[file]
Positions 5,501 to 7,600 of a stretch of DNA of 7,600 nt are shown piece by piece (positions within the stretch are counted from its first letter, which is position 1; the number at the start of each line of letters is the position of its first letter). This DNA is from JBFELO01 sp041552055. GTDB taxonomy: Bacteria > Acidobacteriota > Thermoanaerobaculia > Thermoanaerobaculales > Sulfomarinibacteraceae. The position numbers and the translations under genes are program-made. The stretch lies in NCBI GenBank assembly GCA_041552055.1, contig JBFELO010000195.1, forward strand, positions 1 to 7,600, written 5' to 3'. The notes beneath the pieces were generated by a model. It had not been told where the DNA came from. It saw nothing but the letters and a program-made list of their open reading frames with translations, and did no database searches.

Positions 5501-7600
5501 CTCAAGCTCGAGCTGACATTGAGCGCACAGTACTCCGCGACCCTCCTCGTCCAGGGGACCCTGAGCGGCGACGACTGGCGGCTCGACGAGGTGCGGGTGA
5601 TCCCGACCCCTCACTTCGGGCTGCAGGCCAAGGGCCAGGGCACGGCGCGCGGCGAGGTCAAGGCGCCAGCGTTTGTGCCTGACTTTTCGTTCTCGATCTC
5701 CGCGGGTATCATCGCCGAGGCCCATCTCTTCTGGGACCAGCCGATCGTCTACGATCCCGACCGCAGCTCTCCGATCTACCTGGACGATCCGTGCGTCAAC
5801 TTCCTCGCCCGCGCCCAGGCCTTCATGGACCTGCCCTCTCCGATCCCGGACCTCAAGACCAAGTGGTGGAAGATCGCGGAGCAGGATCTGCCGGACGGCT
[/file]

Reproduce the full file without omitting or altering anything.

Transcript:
Positions 5,501 to 7,600 of a stretch of DNA of 7,600 nt are shown piece by piece (positions within the stretch are counted from its first letter, which is position 1; the number at the start of each line of letters is the position of its first letter). This DNA is from JBFELO01 sp041552055. GTDB taxonomy: Bacteria > Acidobacteriota > Thermoanaerobaculia > Thermoanaerobaculales > Sulfomarinibacteraceae. The position numbers and the translations under genes are program-made. The stretch lies in NCBI GenBank assembly GCA_041552055.1, contig JBFELO010000195.1, forward strand, positions 1 to 7,600, written 5' to 3'. The notes beneath the pieces were generated by a model. It had not been told where the DNA came from. It saw nothing but the letters and a program-made list of their open reading frames with translations, and did no database searches.

Positions 5501-7600
5501 CTCAAGCTCGAGCTGACATTGAGCGCACAGTACTCCGCGACCCTCCTCGTCCAGGGGACCCTGAGCGGCGACGACTGGCGGCTCGACGAGGTGCGGGTGA
5601 TCCCGACCCCTCACTTCGGGCTGCAGGCCAAGGGCCAGGGCACGGCGCGCGGCGAGGTCAAGGCGCCAGCGTTTGTGCCTGACTTTTCGTTCTCGATCTC
5701 CGCGGGTATCATCGCCGAGGCCCATCTCTTCTGGGACCAGCCGATCGTCTACGATCCCGACCGCAGCTCTCCGATCTACCTGGACGATCCGTGCGTCAAC
5801 TTCCTCGCCCGCGCCCAGGCCTTCATGGACCTGCCCTCTCCGATCCCGGACCTCAAGACCAAGTGGTGGAAGATCGCGGAGCAGGATCTGCCGGACGGCT